We humans have two fundamentally different ways of governing ourselves in social groups. One is the method of hierarchy, or dominance, or force. I need not describe this method in detail; we are all too familiar with it. This is the method of governance in which those in power keep order by telling the others what they must do and not do. This is the method that predominates in conventional schools, where teachers tell students what to do; in conventional businesses, where bosses tell employees what to do; and in civic, state, and national governments, where those in power–whether that power is founded in heredity, military coup, appointment, or election–decide upon and enforce the rules that people must live by. We share this method of governance with our animal relatives. Mammals that live in social groups, especially primates, develop dominance hierarchies in which those higher up control at least some of the activities of those below. The ultimate source of control in any dominance system lies in the ability of dominant individuals to hurt subordinates who disobey–by giving bad grades to students, or firing employees, or putting offenders in jail, or simply by beating up those who behave in an insubordinate manner.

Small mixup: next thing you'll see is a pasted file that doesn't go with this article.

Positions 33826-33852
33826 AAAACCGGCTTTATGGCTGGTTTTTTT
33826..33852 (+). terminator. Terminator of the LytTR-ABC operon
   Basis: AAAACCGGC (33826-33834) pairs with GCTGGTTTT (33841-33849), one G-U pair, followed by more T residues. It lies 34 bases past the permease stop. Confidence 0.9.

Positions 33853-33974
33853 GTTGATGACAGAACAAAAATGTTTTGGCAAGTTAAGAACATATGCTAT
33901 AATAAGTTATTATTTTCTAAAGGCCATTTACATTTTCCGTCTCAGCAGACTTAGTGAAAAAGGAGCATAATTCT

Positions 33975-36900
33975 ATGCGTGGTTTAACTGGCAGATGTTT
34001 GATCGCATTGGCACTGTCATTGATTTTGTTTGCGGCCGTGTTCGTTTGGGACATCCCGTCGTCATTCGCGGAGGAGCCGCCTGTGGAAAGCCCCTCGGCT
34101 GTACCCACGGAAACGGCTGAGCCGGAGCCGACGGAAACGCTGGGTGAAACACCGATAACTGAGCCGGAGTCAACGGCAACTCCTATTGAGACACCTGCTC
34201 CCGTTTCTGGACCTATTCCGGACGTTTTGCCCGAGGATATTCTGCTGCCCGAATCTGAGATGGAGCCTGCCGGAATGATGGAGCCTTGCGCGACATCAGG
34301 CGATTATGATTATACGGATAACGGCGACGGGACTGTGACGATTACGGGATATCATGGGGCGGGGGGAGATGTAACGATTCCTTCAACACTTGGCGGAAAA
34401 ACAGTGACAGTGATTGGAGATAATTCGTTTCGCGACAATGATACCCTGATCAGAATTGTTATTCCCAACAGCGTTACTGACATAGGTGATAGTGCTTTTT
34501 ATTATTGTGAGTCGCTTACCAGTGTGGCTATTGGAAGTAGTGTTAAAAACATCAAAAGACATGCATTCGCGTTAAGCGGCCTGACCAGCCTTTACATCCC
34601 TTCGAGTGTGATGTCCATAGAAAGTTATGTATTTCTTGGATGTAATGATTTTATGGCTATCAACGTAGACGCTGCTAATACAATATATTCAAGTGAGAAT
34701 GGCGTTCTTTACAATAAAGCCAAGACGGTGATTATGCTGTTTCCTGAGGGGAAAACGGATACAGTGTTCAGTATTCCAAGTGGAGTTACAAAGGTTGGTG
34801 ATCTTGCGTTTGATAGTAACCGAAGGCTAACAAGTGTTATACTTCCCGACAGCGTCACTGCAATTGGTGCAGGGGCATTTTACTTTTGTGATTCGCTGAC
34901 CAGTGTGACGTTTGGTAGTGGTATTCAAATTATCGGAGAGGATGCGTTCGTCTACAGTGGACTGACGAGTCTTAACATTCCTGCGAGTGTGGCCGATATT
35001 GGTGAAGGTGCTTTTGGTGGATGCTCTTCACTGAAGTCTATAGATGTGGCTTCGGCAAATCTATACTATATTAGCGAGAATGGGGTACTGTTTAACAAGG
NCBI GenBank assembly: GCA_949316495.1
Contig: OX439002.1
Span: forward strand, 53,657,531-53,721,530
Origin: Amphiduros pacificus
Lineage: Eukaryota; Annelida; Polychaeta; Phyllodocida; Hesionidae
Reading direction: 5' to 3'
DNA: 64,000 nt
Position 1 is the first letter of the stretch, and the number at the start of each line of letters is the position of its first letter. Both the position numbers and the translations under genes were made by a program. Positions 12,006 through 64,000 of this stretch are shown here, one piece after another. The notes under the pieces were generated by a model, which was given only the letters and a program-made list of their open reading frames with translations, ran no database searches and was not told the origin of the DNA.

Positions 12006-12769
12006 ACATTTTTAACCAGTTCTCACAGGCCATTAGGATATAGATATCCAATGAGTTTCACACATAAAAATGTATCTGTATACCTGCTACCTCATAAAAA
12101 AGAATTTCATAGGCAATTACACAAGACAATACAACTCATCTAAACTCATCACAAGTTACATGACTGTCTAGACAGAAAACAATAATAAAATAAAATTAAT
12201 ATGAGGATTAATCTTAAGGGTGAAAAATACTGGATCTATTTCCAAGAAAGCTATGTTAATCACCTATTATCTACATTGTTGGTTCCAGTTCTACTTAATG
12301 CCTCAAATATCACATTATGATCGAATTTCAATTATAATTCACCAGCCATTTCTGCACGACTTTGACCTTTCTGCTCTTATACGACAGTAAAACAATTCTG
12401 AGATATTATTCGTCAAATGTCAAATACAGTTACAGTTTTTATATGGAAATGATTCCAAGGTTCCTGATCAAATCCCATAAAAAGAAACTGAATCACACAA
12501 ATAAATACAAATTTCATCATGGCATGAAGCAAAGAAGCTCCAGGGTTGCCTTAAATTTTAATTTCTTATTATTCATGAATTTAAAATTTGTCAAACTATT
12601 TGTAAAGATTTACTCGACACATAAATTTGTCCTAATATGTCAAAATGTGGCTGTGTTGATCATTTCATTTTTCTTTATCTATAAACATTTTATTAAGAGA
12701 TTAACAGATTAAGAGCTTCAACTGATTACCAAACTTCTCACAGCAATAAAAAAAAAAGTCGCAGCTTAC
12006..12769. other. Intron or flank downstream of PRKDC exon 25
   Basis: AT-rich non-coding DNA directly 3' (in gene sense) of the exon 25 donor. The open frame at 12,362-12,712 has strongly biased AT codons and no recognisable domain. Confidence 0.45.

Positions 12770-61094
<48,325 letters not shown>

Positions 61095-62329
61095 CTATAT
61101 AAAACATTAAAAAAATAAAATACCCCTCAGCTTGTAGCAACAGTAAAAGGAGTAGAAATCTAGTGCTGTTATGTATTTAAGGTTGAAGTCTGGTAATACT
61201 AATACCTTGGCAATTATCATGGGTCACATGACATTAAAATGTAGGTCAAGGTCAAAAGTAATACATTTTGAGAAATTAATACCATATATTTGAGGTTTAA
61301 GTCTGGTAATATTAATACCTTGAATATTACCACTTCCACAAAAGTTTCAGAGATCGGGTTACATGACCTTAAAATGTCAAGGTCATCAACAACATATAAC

The other method is so little known and little discussed that it does not have a commonly accepted name. Sometimes the term anarchy is used to refer to it, but that term carries a pejorative burden because it is so often used to imply social chaos. I am talking not about chaos, but about situations in which people abide by rules willingly and freely, not because of threats imposed by more powerful others. I refer to this method of governance as the method of play, because play is where we see it most clearly and, I think, play is always its ultimate source.